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Automated Metabolic Pathway Reconstruction Based On Structural Grammars | 2936
ISSN: 0974-7230

Journal of Computer Science & Systems Biology
Open Access

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Automated metabolic pathway reconstruction based on structural grammars

International Conference and Exhibition on Metabolomics & Systems Biology

Rajat K. De and Somnath Tagore

ScientificTracks Abstracts: J Comput Sci Syst Biol

DOI: 10.4172/0974-7230.S1.02

Analyzing is extremely essential, which can be used for predicting outcomes of different metabolic pathways as well as studying their metabolic dynamics. Till-date, various strategies have been proposed for modeling a metabolic pathway. However, the method for reconstruction of a metabolic pathway from a given set of biochemical reactions is not easily available. Here we describe a novel algorithm that we have recently developed for automated metabolic pathway reconstruction and modeling. The algorithm generates a metabolic pathway using some given structural representations of metabolites, which in this case is SMILES (Simplified Molecular Input Line Entry System). Using this algorithm, any metabolic pathway can be reconstructed, based on some thermodynamic thresholds and structural properties. The effectiveness of the algorithm is demonstrated on pathway datasets of 25 and 24 metabolic pathways of Mycoplasma pneumoniae M129 and Homo sapiens respectively. The dataset is taken from KEGG and PubChem Compound data repositories. The results show pathway reconstruction average accuracy of 91% in M. pneumoniae M129 and 96% in H. sapiens . The algorithm is also able to detect multiple reaction links for a metabolite, based upon a pre-assigned threshold value. Furthermore, the connectivity prediction average accuracy of the algorithm has been found to be 97% in M. pneumoniae M129 and 96% in H. sapiens . Overall, the algorithm performs better than some others including Copasi, PHT, Gepasi, Jarnac and Path-A.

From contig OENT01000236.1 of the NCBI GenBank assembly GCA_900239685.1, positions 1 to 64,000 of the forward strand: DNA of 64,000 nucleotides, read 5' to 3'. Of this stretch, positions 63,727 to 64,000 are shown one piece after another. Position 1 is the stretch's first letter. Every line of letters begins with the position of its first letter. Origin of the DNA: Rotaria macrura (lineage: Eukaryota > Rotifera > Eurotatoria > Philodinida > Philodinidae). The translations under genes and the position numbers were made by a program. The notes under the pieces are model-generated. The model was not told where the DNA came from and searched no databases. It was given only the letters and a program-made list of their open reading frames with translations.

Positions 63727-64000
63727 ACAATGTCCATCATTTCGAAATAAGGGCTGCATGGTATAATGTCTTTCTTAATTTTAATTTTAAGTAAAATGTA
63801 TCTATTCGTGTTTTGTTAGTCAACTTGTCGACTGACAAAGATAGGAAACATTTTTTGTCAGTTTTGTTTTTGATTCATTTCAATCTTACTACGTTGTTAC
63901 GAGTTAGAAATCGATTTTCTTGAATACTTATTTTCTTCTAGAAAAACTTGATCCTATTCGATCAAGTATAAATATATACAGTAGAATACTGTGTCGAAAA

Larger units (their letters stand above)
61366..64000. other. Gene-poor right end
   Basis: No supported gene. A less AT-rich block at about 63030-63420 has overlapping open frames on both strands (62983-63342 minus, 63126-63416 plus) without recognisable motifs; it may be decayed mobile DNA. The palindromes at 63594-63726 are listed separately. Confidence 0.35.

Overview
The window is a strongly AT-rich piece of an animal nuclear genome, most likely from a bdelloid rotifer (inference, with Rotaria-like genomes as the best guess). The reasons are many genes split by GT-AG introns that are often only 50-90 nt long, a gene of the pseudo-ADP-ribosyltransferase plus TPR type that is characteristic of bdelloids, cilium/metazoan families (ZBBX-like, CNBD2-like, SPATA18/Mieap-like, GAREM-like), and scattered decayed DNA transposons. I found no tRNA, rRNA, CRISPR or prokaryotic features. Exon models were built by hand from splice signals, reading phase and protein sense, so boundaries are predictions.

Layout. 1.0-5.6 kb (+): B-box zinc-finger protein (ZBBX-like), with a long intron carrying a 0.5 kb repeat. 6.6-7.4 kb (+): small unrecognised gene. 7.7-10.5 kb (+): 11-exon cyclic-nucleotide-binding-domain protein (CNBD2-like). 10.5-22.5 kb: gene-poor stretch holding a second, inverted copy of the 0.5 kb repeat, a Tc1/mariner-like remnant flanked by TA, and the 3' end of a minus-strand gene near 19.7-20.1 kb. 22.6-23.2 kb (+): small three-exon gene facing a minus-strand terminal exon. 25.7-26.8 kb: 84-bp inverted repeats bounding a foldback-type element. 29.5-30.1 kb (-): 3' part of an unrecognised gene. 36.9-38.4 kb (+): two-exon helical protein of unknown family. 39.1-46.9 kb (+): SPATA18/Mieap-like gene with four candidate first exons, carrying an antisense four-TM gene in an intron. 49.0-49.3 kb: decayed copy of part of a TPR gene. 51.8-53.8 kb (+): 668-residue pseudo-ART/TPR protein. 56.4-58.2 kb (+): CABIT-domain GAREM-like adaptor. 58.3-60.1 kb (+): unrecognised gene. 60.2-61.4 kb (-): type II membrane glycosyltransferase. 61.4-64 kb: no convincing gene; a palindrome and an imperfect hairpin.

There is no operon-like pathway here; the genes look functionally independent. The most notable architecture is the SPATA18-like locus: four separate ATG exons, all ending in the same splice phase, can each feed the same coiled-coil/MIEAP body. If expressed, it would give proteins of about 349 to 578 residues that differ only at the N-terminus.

Dr. Rajat K. De is an Associate Professor of the Indian Statistical Institute, Kolkata, India. He obtained his Ph. D. degree from the Indian Statistical Institute, India, in 2000. Dr. De was a Distinguished Postdoctoral Fellow at the Whitaker Biomedical Engineering Institute, the Johns Hopkins University, USA, during 2002-2003. He has published about 30 research articles in International Journals. His research interest includes bioinformatics, computational biology, systems biology, pattern recognition and soft computing.